“Why should I smile when there is no joy inside? The answer to that is; smiling is a practise. There are over three hundred muscles in your face. When you are angry or fearful these muscles tense up. The tension in these muscles creates a feeling of harshness.
If you know how to breath in and produce a smile however, the tension will disappear – it is what I call ‘mouth yoga’.
Make smiling an exercise. Just breathe in and smile – the tension will disappear and you will feel much better.”
Smile to yourself.
Smile to others.
In my yoga classes I encourage everyone to regularly take up ‘smile pose’.
Start small, find an internal smile, see if it can just slightly reach your lips and gradually increase until you feel the laughter lines getting a work out as the smile reaches your eyes.
This in itself can trigger the release of feel-good body chemicals which can alter our mood even if we didn’t feel like smiling in the first place.
By which I mean, get out into nature. That encouragement has almost become a trend, we hear it so often now in the context of a broad range of suggestions for improving mental health.
The importance of our relationship with nature is coming to be more understood, studied, and just plain appreciated in the doing of it and simply personally feeling the benefits.
Note, the definition of nature is wide. You don’t have to live deep in the wilderness, the countryside or even on the edge of it. A tree, a park, a canal, or postage sized back garden, even nature documentaries it has been found, can benefit us with an uplift in mood, a lessening of stress and so on.
Trees are my personal favourite go to and I regularly head for the forest to walk and sit and be. A little science on that before getting practical will be interesting.
Trees have been found to emit phytoncides, airborne particles
that help them defend against harmful insects and fungus. These possess anti-bacterial and anti-fungal properties that protect them from rotting or being eaten by bugs and animals. We breath these in within a forest environment and they act as powerful immunity boosters. For more see Dr Qing Li, Forest Bathing, How Trees Can Help You Find Health and Happiness.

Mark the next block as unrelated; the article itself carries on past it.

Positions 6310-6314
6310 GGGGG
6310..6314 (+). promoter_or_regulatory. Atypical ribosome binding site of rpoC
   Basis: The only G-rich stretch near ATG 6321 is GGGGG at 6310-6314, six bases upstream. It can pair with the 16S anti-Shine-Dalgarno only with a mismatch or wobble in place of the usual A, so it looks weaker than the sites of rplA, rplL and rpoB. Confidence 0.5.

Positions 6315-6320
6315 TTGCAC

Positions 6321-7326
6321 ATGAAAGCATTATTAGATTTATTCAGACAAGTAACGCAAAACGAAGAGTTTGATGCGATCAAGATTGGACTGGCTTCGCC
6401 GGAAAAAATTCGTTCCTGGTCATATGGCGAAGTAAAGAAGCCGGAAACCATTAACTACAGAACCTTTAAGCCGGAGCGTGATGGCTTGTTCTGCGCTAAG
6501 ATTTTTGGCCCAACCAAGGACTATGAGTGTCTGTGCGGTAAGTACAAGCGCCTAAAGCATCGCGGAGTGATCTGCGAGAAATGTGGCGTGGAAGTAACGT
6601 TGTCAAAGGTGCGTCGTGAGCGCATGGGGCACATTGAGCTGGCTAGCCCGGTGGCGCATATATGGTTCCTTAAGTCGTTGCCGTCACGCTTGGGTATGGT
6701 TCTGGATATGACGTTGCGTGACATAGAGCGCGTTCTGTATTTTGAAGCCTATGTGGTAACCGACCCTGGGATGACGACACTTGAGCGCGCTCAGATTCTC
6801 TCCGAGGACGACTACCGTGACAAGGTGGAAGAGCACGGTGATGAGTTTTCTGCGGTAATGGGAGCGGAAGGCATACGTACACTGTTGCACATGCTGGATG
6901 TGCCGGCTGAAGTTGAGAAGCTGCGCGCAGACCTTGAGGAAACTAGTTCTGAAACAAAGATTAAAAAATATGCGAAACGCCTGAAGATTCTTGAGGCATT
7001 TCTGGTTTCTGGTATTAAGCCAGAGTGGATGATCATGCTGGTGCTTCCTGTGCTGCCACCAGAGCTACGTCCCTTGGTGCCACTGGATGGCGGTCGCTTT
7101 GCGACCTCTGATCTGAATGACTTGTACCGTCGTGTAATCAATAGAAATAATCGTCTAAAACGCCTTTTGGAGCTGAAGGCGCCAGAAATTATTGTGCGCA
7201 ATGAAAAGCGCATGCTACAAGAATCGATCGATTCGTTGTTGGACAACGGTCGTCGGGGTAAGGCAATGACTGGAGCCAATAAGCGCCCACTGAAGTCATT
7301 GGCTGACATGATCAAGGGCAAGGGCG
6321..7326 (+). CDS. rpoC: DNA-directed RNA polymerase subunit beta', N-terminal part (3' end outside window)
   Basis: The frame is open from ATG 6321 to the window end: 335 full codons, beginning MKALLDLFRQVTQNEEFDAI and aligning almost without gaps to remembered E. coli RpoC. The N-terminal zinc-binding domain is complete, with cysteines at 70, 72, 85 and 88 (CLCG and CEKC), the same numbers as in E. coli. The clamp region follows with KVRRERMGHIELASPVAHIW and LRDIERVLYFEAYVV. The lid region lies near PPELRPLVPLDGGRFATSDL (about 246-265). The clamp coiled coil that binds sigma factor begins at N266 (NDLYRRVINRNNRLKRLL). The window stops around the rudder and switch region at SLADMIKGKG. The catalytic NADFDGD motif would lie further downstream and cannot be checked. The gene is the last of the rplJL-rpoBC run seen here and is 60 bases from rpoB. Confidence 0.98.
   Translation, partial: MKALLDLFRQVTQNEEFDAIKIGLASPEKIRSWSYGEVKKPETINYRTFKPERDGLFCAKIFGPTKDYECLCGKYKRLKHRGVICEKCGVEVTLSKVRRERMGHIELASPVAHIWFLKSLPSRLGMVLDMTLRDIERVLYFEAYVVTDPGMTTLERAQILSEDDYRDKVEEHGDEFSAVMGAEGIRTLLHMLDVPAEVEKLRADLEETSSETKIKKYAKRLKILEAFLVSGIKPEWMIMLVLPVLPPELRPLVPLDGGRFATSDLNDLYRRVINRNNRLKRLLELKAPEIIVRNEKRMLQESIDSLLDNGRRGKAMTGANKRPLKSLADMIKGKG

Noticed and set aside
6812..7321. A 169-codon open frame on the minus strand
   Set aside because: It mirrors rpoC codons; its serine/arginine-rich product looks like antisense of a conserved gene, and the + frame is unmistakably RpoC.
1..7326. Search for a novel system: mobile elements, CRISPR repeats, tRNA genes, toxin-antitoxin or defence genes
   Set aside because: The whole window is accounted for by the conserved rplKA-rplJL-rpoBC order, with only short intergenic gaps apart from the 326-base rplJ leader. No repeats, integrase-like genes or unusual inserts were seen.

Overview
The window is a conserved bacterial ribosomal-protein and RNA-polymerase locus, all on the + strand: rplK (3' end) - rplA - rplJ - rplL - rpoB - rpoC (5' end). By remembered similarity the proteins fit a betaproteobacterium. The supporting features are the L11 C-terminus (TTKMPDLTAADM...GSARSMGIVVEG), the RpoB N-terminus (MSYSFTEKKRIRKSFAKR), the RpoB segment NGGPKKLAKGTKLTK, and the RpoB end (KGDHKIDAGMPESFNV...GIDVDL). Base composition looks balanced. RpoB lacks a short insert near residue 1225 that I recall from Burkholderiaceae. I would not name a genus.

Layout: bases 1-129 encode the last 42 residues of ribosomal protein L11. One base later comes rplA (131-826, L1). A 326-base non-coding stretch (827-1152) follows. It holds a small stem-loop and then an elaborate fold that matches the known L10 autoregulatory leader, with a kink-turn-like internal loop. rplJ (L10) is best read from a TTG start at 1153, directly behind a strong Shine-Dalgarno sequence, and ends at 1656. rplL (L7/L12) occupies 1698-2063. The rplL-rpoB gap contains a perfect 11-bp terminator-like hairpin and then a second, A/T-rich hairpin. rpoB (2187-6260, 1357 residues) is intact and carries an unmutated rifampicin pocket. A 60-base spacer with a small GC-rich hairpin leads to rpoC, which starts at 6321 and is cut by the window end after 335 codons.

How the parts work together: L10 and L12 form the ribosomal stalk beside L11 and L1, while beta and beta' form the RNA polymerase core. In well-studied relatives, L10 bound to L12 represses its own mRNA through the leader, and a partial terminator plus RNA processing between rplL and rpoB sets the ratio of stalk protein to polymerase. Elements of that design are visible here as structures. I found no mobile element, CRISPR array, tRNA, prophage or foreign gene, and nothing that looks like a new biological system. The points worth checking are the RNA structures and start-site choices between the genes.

Now, in the interests of simple, try this:
– Take yourself off for a walk wherever you live, in countryside, suburb or city.
– Maybe pack a flask of something warm and a treat to take with you.
– Find a view, a tree, anything in nature that stands out to you, appeals to you.
– Sit if you can.
– Hold you awareness on the view, the tree, the flower, whatever it is for you. (You could perhaps combine the heart focussed breathing at the same time.)
– Try and be there with no expectations, just enjoying it for what it is, noticing the sound of birds, the rustle of the trees, the myriad of nature sounds around you.
– at the end of however long feels good to you (and maybe give yourself a chance to build up slowly), perhaps observe how you feel and then if you’ve taken one, enjoy your drink and treat and stay a little longer!
p.s. Sit Spots
In time that place could become a ‘sit spot’ (or secret spot), a place you visit regularly to cultivate awareness and sensitivity to the nature around you, and to yourself.
You can do it!
Breathe, smile, go green.
Can you challenge yourself to pick one of those and come to it with positive intention over a period of time (long enough to feel it’s becoming a habit)? Then perhaps try another or maybe add a second one on?
You can do it, just keep it simple remember.
I leave you with the hope that you have found some inspiration to start something new (with potentially profound effect) and that as you return to the practise(s) regularly, you will feel lifted up a little in January, February and way beyond.
If you’d like to try any of these with me, please take a look round my website restorewithali.com and read about what a tailor-made experience half day or day could do to benefit you.
Ali Coutts 14 January 2023